Types Of Start-ups

Once upon a time, the humble start-up was treated as a small business. However, this comparison proved to be ineffective because of the many organizational and conceptual differences between the two.

While small businesses run according to a fixed business model, the start-up seeks to identify a scalable and repeatable business model by:

  • Providing a product vision with defined characteristics.
  • Creating a series of business models according to customers, distribution, and finances.
  • Understanding which model is most suitable based on predicted customer behavior.

As start-ups became more fashionable, they were commonly associated with tech companies run by nerds in Silicon Valley. It wasn’t until guru Steve Blank defined six major start-up types that people realized how varied they could be. They are also present in many industries, including marketing, advertising, insurance, education, real estate, and healthcare.

Customer development is a formal process of identifying potential customers and determining how to meet their needs using testable hypotheses. Entrepreneur and business professor Steve Blank highlighted the Customer Development Manifesto principles in The Startup Owner’s Manual as the core principles for modern startups.

With all of that said, let’s take a look at each of the six types below.

Lifestyle start-ups

As the name suggests, the founders of lifestyle start-ups are those who desire a specific lifestyle. They are the founders who follow their passions and make a living from them.

These start-ups are common in coastal regions, where individuals run surf or dive schools to pay the bills and essentially, achieve a greater work-life balance. Visual artists, freelance programmers, and meditative healers also run lifestyle start-ups.

Small business start-ups

Small business start-ups represent a high proportion of start-up entrepreneurs. Think of your local hairdresser, butcher, baker, coffee shop, travel agent, or electrician. They can also be less traditional. For example, 24 Hour Tees is a “mom and pop shop” bringing improved customer service and automation to the custom t-shirt industry.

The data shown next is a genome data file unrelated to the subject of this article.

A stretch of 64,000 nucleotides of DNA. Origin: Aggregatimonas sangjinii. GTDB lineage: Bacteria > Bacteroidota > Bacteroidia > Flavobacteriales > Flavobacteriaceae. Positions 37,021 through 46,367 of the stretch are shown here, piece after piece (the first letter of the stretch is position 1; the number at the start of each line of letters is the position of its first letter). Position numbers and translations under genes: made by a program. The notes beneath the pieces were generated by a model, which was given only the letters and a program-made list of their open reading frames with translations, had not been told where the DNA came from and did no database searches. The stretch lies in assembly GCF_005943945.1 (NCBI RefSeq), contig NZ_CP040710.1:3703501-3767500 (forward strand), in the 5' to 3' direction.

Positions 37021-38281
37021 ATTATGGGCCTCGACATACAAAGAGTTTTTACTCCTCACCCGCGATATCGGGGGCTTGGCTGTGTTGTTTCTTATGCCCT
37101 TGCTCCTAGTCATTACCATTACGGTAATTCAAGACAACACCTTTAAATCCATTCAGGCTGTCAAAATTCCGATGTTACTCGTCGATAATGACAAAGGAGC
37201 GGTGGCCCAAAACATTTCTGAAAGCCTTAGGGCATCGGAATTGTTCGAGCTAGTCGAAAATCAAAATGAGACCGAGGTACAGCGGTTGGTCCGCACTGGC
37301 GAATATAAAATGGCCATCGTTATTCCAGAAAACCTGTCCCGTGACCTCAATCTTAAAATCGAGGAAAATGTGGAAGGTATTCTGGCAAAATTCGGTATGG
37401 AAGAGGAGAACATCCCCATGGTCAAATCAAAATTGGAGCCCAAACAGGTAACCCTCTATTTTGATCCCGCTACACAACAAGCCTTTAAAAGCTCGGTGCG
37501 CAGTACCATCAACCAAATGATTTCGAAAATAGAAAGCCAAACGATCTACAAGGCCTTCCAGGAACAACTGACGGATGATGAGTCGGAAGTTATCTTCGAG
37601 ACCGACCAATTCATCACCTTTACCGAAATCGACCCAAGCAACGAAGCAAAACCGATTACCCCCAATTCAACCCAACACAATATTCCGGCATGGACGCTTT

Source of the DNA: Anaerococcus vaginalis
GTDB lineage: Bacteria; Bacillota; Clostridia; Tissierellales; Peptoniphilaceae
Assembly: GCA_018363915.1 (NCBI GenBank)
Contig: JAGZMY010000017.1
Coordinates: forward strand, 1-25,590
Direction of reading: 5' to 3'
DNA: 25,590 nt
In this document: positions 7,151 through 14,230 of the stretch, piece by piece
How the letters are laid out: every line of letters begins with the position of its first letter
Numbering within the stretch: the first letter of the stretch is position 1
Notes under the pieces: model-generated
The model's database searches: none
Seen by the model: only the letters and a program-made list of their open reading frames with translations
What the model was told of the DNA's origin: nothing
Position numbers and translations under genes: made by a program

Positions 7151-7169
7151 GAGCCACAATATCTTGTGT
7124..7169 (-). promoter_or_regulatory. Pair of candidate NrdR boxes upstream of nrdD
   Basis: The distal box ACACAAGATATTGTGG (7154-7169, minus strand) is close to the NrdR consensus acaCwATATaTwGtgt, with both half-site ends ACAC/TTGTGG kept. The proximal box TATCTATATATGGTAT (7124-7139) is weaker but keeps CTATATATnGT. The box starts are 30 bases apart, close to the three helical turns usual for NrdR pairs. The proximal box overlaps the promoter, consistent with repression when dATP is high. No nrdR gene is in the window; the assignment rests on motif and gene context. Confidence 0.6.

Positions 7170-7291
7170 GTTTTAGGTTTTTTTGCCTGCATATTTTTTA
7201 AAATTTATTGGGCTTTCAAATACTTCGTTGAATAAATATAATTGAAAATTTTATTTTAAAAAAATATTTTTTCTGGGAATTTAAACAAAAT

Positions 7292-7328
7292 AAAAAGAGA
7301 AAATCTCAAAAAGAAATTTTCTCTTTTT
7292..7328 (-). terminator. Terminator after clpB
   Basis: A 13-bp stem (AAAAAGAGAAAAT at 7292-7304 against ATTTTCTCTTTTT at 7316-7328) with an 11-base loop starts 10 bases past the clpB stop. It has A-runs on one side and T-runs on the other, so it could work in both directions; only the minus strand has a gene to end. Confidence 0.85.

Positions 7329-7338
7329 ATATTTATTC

Since these start-ups are designed to meet basic living and operating expenses, they are not typically scaled by their owners. Most are founded so they can avoid working for someone else.

Capital is raised from personal savings or in some cases, a bank loan. This suits the small business start-up owner who is happy to grow at their own pace without pressure from investors.

Scalable start-ups

Earlier we mentioned the archetypal image of a start-up based in Silicon Valley. These are typically scalable start-ups or tech companies based in other innovation hotspots such as Shanghai, New York, or Israel.

They are also typically founded by visionaries who want to disrupt the world with innovation and profit accordingly. Elon Musk and Steve Jobs are two classic examples.

Buyable start-ups

In a buyable start-up, a small team builds a business from nothing and then sells it to a bigger industry player. In many instances, the business is unprofitable but has a great product requiring extra funding to build momentum.

Like scalable start-ups, buyable start-ups are also prevalent in the tech industry.

Large company start-ups

Large company start-ups are exactly that – start-ups that are owned by large corporations.

Tech giants commonly restructure or acquire a buyable start-up when they need to enter a new market. Continuous innovation resulting from technological change is also increasing the need for large companies to adopt a start-up mentality to remain relevant.

Google’s Android operating system is a good example of a large company having to adapt to stay relevant.

Social start-ups

These are start-ups founded with the express goal of making the world a better place and are sometimes referred to as social entrepreneurship start-ups. Here, positive social impact is equally as important as turning a profit. In some cases, social startups may be non-profits and scale for the sake of philanthropy only.

Microlending platform Kiva is a good example of a social start-up. The company has crowdfunded more than $1.58 billion in loans to help disadvantaged communities and entrepreneurs thrive.

Key takeaways:

  • Start-ups were historically compared to small businesses and commonly associated with small tech companies based in Silicon Valley. However, start-up guru Steve Hank defined six main types of start-up encompassing many sizes, industries, and revenue models.
  • Lifestyle start-ups are run by those who want to monetize their passions, while small business start-ups are arguably the most common. They represent bakers, butchers, cafes, and electricians, among others.
  • Large company start-ups are becoming increasingly prevalent as corporations adapt to disruption caused by technological innovation. Social start-ups act to make the world a better place and often encompass non-profit organizations.

Read Next: Business Model Innovation, Business Models.

Related Innovation Frameworks

Business Engineering


Business Model Innovation